A Memphis-based outfit that promotes poker leagues crafted to avoid anti-gambling laws says it will come to Little Rock -- beginning Saturday in a room on Rodney Parham -- despite the fervently held opinion of the city attorney and prosecuting attorney that no form of poker competition is legal here. For what it's worth, the games aren't played with cash bets. Prizes are drawn from membership fees in the poker circuit. When the sun comes up, I'll try to ask around about this development, which I wrote about in a column last week.
UPDATE: I talked to a representative the poker league. He said, "We know we are under scrutiny. We know we are completely legal. We obviously wouldn't be opening if we didn't think we were completely legal."
The spokesman, Steven Shipowitz, added a wrinkle to my earlier understanding of the operation. He claims anyone who walks in can play, free, without being a subscriber to the National Poker League. The subscription allows players to reserve seats in tournaments on-line and to use a computerized statistical tracking service, but he says it is not required to play if seats are open. It's no different, he argued, than a McDonald's prize giveaway. We'll see, in due course, whether local authorities agree. Shipowitz said the company has local legal counsel prepared to argue there's no probable cause to believe any gambling, as the statute defines it, in this operation.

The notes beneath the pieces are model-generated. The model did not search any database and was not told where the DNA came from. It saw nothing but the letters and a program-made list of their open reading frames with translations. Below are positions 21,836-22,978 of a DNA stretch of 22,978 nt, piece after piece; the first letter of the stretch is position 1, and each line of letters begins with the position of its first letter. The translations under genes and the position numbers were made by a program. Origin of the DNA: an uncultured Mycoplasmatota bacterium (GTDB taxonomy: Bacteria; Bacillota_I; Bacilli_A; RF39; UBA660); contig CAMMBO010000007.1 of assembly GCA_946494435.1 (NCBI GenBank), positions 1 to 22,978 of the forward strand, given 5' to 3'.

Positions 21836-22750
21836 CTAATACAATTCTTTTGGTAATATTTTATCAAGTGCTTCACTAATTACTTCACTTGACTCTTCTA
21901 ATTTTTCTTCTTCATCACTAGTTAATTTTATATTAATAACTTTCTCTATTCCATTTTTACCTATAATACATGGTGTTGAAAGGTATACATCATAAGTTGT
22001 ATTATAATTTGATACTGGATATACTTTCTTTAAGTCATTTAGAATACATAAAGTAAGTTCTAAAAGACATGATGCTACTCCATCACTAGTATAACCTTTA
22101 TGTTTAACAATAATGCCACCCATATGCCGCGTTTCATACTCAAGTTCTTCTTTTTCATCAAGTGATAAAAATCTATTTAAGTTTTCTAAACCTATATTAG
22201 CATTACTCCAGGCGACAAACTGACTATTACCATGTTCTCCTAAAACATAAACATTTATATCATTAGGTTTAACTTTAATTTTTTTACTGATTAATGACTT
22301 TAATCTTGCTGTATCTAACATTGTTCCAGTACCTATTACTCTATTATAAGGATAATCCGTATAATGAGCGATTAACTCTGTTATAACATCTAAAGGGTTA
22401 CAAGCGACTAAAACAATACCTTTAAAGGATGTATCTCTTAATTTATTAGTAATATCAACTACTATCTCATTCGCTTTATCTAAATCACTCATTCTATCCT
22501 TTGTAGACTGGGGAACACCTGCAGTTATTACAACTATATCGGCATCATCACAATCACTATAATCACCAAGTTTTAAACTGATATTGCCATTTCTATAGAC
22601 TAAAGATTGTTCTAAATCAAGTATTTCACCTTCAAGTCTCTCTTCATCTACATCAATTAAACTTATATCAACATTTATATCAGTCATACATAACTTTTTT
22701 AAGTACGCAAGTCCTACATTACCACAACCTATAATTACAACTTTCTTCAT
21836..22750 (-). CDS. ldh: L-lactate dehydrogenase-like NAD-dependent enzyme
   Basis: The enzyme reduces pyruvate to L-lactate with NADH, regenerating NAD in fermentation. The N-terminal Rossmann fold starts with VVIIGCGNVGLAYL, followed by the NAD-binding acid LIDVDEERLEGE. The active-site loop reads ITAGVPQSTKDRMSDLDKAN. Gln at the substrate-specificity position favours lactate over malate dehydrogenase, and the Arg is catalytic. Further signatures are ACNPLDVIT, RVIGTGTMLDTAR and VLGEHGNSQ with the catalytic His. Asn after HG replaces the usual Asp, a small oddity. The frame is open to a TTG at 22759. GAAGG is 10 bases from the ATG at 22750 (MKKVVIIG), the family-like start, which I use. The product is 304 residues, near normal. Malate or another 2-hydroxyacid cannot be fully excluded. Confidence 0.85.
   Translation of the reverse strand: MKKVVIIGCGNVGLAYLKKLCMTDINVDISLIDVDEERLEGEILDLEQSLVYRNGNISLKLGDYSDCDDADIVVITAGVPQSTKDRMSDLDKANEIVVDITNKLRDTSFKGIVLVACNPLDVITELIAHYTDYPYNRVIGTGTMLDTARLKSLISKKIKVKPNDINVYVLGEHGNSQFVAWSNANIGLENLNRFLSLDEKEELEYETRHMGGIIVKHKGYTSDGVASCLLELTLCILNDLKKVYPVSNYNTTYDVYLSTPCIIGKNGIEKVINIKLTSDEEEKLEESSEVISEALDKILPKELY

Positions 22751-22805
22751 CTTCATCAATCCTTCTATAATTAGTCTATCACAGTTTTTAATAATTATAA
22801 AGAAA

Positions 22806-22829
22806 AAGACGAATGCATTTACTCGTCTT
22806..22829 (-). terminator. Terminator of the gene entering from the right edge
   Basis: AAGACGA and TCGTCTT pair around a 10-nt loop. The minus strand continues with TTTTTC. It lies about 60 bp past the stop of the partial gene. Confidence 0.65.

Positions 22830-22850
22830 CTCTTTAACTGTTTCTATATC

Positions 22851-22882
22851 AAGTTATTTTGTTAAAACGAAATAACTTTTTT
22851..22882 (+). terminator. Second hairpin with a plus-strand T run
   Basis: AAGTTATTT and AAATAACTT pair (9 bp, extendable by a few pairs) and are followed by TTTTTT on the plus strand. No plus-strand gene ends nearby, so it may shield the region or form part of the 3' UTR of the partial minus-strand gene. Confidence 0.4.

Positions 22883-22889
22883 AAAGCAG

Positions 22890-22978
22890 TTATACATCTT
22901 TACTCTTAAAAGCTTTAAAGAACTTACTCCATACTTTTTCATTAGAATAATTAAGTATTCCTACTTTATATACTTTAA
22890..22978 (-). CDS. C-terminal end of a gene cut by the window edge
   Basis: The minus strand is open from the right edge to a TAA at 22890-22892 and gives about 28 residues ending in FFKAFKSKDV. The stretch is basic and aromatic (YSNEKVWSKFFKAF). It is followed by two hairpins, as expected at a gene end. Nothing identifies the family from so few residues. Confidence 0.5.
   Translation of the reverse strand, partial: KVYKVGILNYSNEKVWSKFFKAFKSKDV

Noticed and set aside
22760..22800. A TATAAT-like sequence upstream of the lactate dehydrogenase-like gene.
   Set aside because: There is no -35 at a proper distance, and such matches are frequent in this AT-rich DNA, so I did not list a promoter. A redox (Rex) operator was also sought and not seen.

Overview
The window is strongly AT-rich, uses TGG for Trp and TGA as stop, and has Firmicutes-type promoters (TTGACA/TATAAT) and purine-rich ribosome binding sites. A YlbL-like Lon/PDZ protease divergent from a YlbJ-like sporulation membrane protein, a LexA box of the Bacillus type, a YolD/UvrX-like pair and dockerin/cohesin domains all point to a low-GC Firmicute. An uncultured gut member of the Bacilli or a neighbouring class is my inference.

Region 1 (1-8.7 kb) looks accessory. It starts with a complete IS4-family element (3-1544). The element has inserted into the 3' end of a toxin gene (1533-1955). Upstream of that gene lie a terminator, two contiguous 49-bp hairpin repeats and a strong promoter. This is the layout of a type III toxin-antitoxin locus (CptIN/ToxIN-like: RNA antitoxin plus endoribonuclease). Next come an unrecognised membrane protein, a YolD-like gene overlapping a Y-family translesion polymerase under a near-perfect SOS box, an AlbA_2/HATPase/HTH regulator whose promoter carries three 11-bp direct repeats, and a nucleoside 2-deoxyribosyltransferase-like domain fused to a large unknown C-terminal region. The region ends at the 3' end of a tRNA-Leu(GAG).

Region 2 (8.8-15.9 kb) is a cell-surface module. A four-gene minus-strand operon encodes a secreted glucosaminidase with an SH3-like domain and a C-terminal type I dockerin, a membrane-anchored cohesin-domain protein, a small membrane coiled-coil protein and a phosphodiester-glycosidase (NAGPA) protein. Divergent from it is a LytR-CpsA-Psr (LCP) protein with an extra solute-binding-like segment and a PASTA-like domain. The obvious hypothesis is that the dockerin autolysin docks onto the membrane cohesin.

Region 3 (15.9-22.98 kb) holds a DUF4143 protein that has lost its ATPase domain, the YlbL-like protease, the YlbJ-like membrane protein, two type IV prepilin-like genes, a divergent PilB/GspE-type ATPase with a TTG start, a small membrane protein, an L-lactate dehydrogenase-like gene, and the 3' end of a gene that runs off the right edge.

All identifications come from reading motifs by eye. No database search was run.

As I've said before, when the legislature deems video poker and blackjack at race tracks as games of skill, not gambling -- in circumstances where money is clearly put at risk -- it makes it harder to bust operations such as these with a straight face.
The games begin at noon 1 p.m. Saturday at 9101 Rodney Parham (in Ashley Square), Suite 214.